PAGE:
Just recently, VMI, a company that produces mobility vans for disabled individuals in wheelchairs, faced the same situation. “We are launching a new product, probably the most important one in our history. We need every one of us completely onboard and focused on success,” Doug Eaton, VMI CEO, said when he approached us for assistance. Doug, in his very intense, but positive style, continued, “How can you make an internal launch exciting and fun and not just a bunch of corporate guys reading speeches from teleprompters? We need to hit this out of the park!”
With his team’s full engagement, here is what was done to transport their culture from “Why” to Wow. Doug secured an exciting location, Phoenix International Raceway. We created an agenda that included not just a nice rah-rah speech, but allowed each of his nearly 200 employees to engage in and experience their new product and their competition’s product. This was the first time many of them had ever set foot inside their product, let alone the competition’s. They each sat in a wheelchair and tried to enter a van, to truly get them to understand what a customer goes through. In fact, we had a timed competition to see who could enter and exit in the shortest time — a lot of fun, but a lot of learning, too. We even had them use their creativity to help name a new system that VMI had developed — some of the ideas were brilliant and some were more entertaining, but nonetheless, the employees were engaged.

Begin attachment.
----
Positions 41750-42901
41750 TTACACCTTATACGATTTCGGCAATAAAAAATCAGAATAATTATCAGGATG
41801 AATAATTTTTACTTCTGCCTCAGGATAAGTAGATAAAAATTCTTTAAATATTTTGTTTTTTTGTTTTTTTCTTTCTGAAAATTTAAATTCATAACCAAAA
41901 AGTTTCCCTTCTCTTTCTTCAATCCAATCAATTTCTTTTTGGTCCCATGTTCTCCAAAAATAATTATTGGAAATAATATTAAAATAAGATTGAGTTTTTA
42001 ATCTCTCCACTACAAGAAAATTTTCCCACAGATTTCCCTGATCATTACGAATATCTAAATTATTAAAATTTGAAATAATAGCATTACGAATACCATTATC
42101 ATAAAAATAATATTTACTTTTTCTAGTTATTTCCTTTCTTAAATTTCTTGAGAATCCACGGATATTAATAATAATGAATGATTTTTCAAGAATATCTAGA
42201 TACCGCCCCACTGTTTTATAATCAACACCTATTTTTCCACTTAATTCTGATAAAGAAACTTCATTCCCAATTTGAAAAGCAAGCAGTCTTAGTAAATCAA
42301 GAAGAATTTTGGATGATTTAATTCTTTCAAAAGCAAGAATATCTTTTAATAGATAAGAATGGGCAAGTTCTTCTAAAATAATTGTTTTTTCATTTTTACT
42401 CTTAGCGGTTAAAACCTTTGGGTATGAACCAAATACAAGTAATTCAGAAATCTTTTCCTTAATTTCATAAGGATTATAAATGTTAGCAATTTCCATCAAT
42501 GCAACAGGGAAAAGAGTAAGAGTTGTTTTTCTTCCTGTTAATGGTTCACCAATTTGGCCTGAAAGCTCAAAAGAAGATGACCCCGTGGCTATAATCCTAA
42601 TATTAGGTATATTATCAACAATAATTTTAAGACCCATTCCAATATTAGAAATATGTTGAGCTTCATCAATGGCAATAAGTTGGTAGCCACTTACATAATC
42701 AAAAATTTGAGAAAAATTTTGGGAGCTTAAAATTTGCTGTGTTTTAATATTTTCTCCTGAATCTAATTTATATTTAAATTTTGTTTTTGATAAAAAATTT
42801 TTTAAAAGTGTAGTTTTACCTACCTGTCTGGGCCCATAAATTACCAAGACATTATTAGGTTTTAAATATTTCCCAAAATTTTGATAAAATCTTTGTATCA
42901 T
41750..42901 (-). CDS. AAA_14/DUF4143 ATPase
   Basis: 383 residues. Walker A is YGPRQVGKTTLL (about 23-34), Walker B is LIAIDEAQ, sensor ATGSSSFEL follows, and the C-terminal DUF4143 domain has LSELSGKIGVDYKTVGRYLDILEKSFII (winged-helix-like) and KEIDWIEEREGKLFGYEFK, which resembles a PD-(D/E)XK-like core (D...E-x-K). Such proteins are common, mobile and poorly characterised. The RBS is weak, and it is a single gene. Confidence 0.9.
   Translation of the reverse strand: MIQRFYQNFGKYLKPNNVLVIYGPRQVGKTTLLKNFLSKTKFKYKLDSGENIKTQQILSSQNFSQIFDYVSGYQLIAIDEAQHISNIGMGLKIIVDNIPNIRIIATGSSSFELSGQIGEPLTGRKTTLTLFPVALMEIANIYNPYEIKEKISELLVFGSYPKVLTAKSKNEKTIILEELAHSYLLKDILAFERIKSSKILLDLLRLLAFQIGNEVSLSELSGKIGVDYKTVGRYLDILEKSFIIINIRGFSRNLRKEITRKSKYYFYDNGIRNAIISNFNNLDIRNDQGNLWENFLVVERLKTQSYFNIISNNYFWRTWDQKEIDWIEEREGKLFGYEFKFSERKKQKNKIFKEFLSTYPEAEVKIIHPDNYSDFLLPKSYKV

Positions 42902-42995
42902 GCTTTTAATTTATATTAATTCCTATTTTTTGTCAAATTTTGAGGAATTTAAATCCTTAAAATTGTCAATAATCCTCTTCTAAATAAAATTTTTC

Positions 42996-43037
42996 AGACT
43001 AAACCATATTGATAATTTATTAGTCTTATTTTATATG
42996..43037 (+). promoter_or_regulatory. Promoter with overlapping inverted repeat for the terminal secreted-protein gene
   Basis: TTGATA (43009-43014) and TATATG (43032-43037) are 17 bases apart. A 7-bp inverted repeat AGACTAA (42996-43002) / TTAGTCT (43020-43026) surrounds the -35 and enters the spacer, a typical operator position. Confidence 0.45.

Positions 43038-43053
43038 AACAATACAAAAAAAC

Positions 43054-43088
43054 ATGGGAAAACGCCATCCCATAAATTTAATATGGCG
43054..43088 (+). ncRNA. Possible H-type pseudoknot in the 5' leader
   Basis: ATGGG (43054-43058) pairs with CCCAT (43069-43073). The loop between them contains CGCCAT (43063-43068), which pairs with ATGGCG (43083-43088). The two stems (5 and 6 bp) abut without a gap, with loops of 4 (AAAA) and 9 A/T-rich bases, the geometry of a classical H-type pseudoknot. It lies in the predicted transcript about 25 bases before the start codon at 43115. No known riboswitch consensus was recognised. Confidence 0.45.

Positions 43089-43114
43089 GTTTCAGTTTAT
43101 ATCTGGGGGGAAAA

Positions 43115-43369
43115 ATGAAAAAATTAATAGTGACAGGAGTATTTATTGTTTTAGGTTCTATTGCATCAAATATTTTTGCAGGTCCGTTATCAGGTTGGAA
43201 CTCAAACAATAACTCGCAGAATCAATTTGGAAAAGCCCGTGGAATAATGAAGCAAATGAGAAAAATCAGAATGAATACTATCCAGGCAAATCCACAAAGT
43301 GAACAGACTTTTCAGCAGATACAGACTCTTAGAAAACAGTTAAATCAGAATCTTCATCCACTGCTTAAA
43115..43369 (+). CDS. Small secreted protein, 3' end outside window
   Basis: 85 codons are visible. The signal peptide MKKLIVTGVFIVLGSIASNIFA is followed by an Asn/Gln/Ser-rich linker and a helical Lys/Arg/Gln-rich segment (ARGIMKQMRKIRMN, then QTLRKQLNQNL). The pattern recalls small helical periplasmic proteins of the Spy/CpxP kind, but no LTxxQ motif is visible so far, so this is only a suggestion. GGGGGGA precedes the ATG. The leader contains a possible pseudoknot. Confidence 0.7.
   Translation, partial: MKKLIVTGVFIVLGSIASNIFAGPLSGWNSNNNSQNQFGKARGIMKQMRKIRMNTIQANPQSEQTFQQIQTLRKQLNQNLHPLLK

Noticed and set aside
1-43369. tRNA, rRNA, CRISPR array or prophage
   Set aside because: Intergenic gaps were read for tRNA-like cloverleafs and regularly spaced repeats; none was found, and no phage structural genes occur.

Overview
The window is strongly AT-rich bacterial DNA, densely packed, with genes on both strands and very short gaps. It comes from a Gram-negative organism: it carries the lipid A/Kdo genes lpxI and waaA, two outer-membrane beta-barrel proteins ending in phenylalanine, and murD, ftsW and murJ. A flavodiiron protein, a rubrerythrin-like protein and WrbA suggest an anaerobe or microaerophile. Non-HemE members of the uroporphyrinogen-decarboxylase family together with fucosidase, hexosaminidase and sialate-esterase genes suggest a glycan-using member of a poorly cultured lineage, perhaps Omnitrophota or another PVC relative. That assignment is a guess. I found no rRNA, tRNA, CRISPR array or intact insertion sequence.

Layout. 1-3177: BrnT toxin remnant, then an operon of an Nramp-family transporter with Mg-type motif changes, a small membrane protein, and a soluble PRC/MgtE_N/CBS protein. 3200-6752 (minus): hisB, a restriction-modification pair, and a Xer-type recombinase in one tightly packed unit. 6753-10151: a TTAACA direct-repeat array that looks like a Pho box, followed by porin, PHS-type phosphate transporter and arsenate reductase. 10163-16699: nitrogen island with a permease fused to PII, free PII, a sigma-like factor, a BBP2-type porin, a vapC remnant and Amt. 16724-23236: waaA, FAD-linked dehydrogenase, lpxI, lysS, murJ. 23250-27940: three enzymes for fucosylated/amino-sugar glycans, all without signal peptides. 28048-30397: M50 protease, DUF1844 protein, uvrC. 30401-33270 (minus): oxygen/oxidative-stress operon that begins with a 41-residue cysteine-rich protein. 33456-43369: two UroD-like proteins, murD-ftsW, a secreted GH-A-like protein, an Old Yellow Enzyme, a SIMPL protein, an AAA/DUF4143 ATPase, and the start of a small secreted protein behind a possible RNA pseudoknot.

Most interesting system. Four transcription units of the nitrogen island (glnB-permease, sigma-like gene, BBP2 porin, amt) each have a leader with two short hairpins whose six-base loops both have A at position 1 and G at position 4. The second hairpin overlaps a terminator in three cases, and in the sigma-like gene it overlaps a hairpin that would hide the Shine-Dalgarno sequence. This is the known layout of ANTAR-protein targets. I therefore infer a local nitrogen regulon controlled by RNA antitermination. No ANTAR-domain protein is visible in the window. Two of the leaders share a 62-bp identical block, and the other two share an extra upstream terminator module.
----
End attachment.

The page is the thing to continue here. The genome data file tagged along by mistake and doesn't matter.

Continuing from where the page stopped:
Each of the employees drove the raceway track for chills and thrills. But the culmination was most amazing. Doug told the employees that two special VIPs were invited to give a closing message. Most of the employees were sure it would be a local dignitary or perhaps a member of VMI’s board. Instead, the VIPs were two of their long-time customers who had bought eight vans between the two of them. As they rode their wheelchairs to the stage, the customers received a standing ovation from the employees; there were tears streaming from many. The two customers shared their life stories. Both of them had been healthy men in their 20s until fate intervened — one from a baseball injury, the other from polio. As the employees listened to the stories, they couldn’t help but realize they were not just building a van, they were making sure people like these two men were able to live their lives to the fullest, every day. In turn, Doug, reported later that the experience was not only galvanizing for the employees, but in turn, it created extraordinary momentum for the launch, resulting in exceeding their sales goals.
We all need meaning in our lives. It’s great to be a parent or a spouse, but we spend as much or more time at our jobs as we do anything else. If we can provide meaning and purpose for our employees, we can take them from the “whys” to realizing that they are making a difference and they have value. Now, that’s a “wow.”